Knowing nothing then of the tremendous forces of attraction and repulsion unconsciously put into operation by persons ignorant of their existence, and assuming—not unnaturally—that she must be able to learn at least as much about Mansfield's whereabouts and condition as both she and Frederick evidently knew about ours, I was unable to understand, even dimly, the contradictions of the present situation, and the cloud of it hung over me all that evening and the next day. I was oppressed by a sense of my responsibility in conveying messages from sources seeming suddenly so uncertain.


Following Mary, Frederick came again, his buoyancy undiminished.


"Mother dearest," he began, without question, "Mrs. Kendal is true. She is a fine force." I rather held back on this, and the writing was angular and unyielding. "There are things we cannot explain."




"You have too little faith. Mary Kendal." This statement was made without preliminary comment, and until she signed her name I thought Frederick was writing. I reminded her that she had made it impossible for me to trust her wholly.


"I am sorry I shook your faith," she said. "I welcome you to this relation, and want you to believe."


"Mother dearest, you know I am here, don't you?" Again Frederick made his own interrogation point. "Because I am, and you will feel my presence more and more clearly as time goes on."


"Do you know all that we want to know?" Cass inquired.


"Not all you want to know. We know more than you do, and will tell you all we can, as soon as you axe ready for it." We were uncertain whether this meant mentally and spiritually ready, or that we must learn the conditions through which they can best reach us, and he explained. "We can tell you anything you are prepared to understand, and the more you learn there the better you will do your work here."


"Are you still interested in politics here?" he was asked, a little later.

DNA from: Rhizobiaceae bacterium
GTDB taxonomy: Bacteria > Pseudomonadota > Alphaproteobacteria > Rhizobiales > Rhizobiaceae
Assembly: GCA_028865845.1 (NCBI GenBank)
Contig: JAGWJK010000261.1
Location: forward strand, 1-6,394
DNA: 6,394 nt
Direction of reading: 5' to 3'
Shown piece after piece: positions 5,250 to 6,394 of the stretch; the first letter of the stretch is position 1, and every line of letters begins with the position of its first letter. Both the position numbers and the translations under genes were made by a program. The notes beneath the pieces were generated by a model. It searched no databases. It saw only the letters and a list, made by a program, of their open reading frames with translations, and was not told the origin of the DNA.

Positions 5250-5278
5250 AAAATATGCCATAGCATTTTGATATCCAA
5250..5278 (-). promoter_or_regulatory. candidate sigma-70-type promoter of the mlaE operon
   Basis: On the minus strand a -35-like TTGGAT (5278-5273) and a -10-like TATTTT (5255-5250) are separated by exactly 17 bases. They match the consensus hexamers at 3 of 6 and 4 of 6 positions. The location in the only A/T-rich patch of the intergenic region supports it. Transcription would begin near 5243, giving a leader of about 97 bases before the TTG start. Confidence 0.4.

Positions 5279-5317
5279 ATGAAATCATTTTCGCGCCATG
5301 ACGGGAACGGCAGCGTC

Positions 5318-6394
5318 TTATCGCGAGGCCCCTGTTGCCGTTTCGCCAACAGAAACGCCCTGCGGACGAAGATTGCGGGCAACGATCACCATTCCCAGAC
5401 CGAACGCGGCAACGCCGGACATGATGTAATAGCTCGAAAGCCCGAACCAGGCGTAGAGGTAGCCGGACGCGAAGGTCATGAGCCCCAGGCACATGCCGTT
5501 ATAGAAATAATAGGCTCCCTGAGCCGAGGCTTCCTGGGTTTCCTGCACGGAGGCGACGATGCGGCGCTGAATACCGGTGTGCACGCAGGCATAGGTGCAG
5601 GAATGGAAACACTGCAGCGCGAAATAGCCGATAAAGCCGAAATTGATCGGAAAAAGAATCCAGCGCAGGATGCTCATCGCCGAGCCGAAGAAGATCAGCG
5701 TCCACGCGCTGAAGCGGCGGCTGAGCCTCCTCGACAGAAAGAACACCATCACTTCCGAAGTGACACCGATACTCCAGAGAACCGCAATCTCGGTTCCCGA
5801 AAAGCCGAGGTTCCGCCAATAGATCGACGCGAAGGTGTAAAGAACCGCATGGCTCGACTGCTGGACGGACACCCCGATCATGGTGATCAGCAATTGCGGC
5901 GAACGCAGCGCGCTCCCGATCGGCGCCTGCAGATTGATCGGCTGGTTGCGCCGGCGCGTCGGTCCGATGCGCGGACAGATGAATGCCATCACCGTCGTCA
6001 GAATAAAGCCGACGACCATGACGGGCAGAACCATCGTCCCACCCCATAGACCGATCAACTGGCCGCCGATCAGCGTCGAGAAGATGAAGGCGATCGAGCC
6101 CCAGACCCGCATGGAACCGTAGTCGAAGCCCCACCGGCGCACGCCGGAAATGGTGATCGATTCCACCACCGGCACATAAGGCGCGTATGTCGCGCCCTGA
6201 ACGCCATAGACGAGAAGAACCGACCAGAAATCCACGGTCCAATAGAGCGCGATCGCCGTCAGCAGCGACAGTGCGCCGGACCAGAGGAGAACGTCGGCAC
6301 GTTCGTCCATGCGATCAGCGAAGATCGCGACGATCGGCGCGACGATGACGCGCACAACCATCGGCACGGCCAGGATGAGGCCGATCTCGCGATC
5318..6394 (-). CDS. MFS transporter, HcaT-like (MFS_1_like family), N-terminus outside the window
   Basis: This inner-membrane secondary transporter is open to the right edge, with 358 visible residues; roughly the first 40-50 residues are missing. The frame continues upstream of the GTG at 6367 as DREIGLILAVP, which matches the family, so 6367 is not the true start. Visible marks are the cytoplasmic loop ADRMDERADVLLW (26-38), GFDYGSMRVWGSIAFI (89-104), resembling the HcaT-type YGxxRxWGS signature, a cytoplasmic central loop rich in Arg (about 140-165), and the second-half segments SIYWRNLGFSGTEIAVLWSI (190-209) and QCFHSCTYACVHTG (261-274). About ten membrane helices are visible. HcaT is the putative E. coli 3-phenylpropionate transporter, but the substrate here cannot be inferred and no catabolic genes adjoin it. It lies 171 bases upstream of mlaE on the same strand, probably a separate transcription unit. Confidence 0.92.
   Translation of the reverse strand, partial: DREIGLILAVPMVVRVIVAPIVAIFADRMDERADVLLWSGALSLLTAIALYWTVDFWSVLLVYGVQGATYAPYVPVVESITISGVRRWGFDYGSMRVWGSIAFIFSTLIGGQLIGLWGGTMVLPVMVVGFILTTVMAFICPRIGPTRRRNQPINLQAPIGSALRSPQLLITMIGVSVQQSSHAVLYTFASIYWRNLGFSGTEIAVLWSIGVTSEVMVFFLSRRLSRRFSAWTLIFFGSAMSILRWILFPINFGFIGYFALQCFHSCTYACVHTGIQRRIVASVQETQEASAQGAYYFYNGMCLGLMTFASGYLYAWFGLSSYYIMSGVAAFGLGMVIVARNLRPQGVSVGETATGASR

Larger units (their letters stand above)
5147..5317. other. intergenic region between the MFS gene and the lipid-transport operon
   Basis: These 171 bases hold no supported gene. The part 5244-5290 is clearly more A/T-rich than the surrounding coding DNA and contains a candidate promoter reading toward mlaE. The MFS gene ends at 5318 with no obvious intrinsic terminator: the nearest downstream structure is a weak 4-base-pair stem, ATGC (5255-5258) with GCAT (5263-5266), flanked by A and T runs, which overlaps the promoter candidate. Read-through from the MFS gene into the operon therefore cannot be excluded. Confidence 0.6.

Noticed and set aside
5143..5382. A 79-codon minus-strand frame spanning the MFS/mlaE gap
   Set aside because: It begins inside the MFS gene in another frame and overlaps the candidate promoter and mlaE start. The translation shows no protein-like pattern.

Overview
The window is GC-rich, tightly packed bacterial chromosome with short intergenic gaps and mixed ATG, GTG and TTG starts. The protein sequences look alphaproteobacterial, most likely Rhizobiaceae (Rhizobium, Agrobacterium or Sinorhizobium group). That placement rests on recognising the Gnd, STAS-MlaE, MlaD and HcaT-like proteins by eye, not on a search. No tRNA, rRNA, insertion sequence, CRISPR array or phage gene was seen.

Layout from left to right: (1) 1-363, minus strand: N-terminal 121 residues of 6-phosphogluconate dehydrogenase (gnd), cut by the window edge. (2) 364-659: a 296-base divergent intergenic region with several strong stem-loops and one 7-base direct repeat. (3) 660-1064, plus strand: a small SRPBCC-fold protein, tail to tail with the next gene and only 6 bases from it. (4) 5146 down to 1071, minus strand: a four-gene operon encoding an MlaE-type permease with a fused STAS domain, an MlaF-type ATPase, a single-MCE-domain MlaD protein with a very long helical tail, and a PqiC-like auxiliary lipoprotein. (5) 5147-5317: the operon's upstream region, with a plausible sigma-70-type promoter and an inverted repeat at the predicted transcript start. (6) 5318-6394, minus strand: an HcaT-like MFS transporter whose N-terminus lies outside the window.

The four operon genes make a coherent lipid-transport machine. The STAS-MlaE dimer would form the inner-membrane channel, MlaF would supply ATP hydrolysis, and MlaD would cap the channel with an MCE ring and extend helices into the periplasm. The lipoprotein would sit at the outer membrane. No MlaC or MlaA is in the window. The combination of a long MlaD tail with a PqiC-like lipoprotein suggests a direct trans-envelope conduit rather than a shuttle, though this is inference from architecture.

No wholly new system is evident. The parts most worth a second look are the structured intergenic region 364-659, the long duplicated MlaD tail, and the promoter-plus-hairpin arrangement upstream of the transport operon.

"Oh yes. But they are in a state of transition 36





that is fearfully difficult to understand or to influence now. The seed has been sown, but the harvest is not yet garnered. Nobody knows what will come of it in this country."


"Are you conscious there of what people here call God?" his mother asked.


"We are conscious of a great purpose. Some of us call it God. I see it as light in dark places. Others see it as power. Others as love. But we all recognize it as a purpose."


At luncheon that day We had spoken of Prof. William James and Sir Frederick Myers, and later in the evening Mrs. Gaylord asked Frederick whether he knew Professor James.


"I know him, but I am not sure he knows me. He is a great force, and many of us go to him for help and instruction. Only one other man has the same sort of power. That is Sir Frederick."


"Are you with people from this world only?" some one asked. "And does everybody go there, or only a certain element?"


"There are people from this world only, but it is as with you, not all people are equally prepared. Growth is easier here if one has earned it there. But not all have earned it, and the penalty for laziness is long struggle…. Purgatory is not a bad definition of it. The right to do big work must be earned.





Some people have a terrible struggle of it. [Their?] Moral muscles are flabby."


"Do you agree with Mary Kendal that there is humor there, but that this is no time for it?"


"Oh, she didn't mean that! She meant that this particular crisis is not humorous to her. She is deeply concerned to get into touch with him…. Good night, Mother dearest. I'll be with you all night."


"Good night," said Mary Kendal. "I'm sorry I upset you."


PART - 04